COSEY FANNI TUTTI: I never saw the modelling and my art as separate things. Both aspects influenced the other. I started off modeling for pornographic magazines and that experience fed into my artwork. There’s no difference between pornography and art in my work, one informs the other.
BANKS: You were very controversial at the time you were exhibiting in the 1970s. I’m thinking particularly of the ICA Prostitution retrospectives where you put your old tampons on show. People walked out outraged, boycotted and tried to have the exhibition shut down. Were you surprised by the reactions you got?
TUTTI: I was astounded and shocked that people cared about the content. The tampons were just another part of me, I’ve always felt that. And the pornography on show, well I reclaimed that male fantasy and presented it from a woman’s view. But people thought it was obscene. Although, in the 1970s in the UK, if you were shocking people you were doing something right.
BANKS: Do you think that level of controversy helped COUM Transmissions gain traction and become as big as you did?
TUTTI: It gave us a name. But really, I didn’t even view what I was doing as a career until recently. I was ambitious but I didn’t see myself as an artist at all and my trajectory wasn’t planned. Since I’d been living with Gen [Genesis P-Oriddge] in a commune in Hull in the early 1970s, we’d be doing the group performance shows. The ones that involved masterbation and some BDSM. So it wasn’t like suddenly we were trying to be controversial. It’s just what we’d always done.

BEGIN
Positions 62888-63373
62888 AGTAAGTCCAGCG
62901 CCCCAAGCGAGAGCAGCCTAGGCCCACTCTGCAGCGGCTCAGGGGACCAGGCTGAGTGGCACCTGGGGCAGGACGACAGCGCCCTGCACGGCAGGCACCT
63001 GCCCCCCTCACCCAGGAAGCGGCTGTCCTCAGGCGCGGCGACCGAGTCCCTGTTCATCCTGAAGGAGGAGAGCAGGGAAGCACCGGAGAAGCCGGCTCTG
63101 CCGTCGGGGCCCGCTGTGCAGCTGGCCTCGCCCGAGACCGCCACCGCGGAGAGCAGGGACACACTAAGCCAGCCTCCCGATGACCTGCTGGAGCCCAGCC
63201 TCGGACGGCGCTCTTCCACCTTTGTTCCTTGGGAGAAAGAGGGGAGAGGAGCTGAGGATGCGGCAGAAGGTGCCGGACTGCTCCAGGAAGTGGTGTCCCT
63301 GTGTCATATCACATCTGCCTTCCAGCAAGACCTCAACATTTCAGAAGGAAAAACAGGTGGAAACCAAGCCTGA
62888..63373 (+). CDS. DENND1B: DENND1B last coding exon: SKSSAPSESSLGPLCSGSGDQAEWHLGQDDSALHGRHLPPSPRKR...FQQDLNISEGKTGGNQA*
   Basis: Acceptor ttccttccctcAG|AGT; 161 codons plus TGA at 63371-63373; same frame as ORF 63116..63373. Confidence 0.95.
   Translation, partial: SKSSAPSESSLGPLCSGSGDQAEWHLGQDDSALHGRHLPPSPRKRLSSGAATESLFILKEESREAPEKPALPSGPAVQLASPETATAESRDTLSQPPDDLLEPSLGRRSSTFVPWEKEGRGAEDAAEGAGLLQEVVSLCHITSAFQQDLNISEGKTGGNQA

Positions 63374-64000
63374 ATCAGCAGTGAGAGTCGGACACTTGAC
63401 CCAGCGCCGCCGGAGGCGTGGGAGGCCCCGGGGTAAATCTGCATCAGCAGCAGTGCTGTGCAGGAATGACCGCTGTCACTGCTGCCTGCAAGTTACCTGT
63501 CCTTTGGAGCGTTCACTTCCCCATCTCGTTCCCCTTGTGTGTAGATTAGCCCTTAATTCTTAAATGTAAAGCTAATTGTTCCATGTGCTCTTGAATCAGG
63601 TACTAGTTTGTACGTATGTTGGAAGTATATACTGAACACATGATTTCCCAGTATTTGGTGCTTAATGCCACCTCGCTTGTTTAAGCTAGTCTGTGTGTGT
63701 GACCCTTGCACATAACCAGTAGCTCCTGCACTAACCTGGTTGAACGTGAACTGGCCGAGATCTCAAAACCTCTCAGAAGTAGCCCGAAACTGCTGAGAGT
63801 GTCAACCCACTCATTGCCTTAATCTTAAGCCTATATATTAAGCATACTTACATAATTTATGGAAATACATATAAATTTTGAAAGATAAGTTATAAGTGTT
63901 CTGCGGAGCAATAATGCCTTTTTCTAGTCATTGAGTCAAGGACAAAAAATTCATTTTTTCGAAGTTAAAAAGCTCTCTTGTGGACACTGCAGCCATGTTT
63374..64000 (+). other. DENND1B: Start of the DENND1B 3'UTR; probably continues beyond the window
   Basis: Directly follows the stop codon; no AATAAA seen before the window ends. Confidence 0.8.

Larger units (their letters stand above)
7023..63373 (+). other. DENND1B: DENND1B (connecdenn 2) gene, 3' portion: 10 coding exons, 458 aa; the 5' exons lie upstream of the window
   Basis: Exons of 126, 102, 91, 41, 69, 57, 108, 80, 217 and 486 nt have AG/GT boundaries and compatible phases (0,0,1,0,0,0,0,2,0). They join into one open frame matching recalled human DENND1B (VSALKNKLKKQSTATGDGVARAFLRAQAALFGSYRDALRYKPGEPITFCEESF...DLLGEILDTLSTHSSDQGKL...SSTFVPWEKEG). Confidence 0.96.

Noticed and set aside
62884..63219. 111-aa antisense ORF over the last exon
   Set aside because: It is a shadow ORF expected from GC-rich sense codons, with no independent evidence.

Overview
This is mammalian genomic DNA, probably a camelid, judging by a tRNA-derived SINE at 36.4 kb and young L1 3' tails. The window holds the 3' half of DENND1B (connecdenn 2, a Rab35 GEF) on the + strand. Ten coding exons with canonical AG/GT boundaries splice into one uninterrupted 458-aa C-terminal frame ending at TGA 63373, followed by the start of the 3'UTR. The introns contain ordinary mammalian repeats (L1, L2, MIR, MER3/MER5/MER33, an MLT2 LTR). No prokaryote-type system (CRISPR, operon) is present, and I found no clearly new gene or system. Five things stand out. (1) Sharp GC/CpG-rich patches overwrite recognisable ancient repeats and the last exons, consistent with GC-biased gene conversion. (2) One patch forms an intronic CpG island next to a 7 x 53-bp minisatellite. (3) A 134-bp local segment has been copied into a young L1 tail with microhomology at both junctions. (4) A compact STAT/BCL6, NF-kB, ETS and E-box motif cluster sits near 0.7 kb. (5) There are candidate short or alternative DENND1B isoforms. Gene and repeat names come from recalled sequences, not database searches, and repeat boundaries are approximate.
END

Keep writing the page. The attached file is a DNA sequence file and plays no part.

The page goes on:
BANKS: You were stripping in men’s worker clubs in London until the 1980s. In your memoir you wrote about those experiences as crucial to your art.
TUTTI: They were. I wanted to immerse myself in the porn scene. The real porn scenes of London at the time, which included men’s clubs and pubs all over the city.
BANKS: I love that picture of you stripping at the Westminster Arms in 1979.
TUTTI: [laughs] Yeah it was one of the men at the club, a punter, taking that photo. I think it might have actually been my birthday.
BANKS: At the time you were attacked by feminists—like the women behind the feminist magazine Spare Rib—for stripping. How did that feel?
TUTTI: I was criticized a lot. But I didn’t feel that I could identify with feminism at the time. I didn’t feel that it was an inclusive movement that I could be part of.